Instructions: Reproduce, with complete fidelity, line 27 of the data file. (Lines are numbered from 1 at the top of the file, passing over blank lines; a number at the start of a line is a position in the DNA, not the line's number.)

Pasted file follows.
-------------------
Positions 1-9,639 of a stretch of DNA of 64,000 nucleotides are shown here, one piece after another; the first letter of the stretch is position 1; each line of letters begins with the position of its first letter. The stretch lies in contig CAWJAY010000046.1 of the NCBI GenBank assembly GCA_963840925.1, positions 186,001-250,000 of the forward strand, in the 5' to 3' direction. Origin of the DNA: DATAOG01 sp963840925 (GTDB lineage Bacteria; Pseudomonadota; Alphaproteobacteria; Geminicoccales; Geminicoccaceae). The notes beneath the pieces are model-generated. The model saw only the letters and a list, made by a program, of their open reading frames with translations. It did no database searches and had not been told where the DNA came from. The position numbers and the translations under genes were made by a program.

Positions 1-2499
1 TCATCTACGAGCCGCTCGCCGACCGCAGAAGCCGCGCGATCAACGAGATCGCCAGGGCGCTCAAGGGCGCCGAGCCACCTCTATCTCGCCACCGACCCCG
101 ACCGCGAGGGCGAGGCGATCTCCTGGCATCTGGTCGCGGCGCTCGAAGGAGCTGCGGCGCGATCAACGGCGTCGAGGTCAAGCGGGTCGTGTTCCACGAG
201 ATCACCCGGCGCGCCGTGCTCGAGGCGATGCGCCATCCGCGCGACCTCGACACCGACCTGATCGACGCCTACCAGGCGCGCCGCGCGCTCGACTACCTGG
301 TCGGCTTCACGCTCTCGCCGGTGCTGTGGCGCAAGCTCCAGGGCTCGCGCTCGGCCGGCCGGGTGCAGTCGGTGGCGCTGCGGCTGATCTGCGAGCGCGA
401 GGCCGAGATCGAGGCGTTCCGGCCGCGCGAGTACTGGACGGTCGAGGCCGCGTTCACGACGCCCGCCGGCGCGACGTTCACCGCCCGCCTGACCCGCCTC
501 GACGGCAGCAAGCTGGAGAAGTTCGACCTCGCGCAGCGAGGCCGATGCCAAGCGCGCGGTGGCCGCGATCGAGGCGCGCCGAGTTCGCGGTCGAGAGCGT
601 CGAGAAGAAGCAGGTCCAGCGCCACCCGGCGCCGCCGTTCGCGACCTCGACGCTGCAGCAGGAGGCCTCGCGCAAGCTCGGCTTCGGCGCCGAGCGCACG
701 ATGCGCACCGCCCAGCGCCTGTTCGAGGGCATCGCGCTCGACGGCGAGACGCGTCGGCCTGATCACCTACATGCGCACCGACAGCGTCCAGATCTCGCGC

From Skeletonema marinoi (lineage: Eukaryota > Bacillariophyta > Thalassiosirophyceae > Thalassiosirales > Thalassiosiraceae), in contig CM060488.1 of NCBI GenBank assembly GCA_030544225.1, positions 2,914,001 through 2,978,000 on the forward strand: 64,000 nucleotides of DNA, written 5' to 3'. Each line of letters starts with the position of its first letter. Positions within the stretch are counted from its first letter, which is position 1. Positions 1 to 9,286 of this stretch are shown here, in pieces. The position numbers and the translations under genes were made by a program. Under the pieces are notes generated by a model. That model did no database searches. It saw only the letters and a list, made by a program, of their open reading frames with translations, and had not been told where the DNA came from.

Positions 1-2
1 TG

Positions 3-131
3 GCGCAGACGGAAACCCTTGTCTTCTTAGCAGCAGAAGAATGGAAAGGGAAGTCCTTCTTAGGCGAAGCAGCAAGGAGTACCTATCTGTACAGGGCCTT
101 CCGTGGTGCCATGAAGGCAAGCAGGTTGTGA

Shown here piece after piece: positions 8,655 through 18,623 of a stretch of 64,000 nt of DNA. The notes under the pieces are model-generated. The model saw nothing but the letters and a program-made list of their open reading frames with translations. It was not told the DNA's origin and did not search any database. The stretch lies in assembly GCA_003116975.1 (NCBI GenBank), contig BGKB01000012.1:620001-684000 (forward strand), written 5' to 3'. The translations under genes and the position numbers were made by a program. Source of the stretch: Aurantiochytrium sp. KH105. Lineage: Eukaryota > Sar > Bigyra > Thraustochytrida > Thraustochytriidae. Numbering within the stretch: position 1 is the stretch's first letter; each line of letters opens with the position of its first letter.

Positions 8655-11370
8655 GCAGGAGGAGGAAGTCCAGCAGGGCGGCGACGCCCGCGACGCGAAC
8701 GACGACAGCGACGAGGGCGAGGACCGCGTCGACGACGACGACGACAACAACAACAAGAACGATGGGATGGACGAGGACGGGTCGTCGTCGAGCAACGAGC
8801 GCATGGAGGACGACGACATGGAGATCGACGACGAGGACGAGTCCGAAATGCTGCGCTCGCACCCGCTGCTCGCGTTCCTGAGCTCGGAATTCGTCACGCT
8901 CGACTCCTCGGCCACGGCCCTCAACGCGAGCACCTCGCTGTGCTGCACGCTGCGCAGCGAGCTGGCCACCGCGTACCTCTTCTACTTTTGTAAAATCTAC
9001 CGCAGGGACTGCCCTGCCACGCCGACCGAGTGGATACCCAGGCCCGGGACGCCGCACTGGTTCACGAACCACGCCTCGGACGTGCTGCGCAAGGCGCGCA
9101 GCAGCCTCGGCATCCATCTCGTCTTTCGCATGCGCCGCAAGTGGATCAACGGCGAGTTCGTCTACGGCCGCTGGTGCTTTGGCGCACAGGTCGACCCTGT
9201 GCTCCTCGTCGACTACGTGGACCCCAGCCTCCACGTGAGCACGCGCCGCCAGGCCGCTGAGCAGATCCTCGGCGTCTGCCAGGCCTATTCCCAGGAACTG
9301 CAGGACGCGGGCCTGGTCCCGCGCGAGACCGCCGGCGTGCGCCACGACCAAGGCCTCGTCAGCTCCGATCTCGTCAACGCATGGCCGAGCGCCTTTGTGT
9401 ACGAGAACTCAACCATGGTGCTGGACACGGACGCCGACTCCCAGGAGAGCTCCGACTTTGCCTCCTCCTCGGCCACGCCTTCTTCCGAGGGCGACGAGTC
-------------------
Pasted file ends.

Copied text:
9401 ACGAGAACTCAACCATGGTGCTGGACACGGACGCCGACTCCCAGGAGAGCTCCGACTTTGCCTCCTCCTCGGCCACGCCTTCTTCCGAGGGCGACGAGTC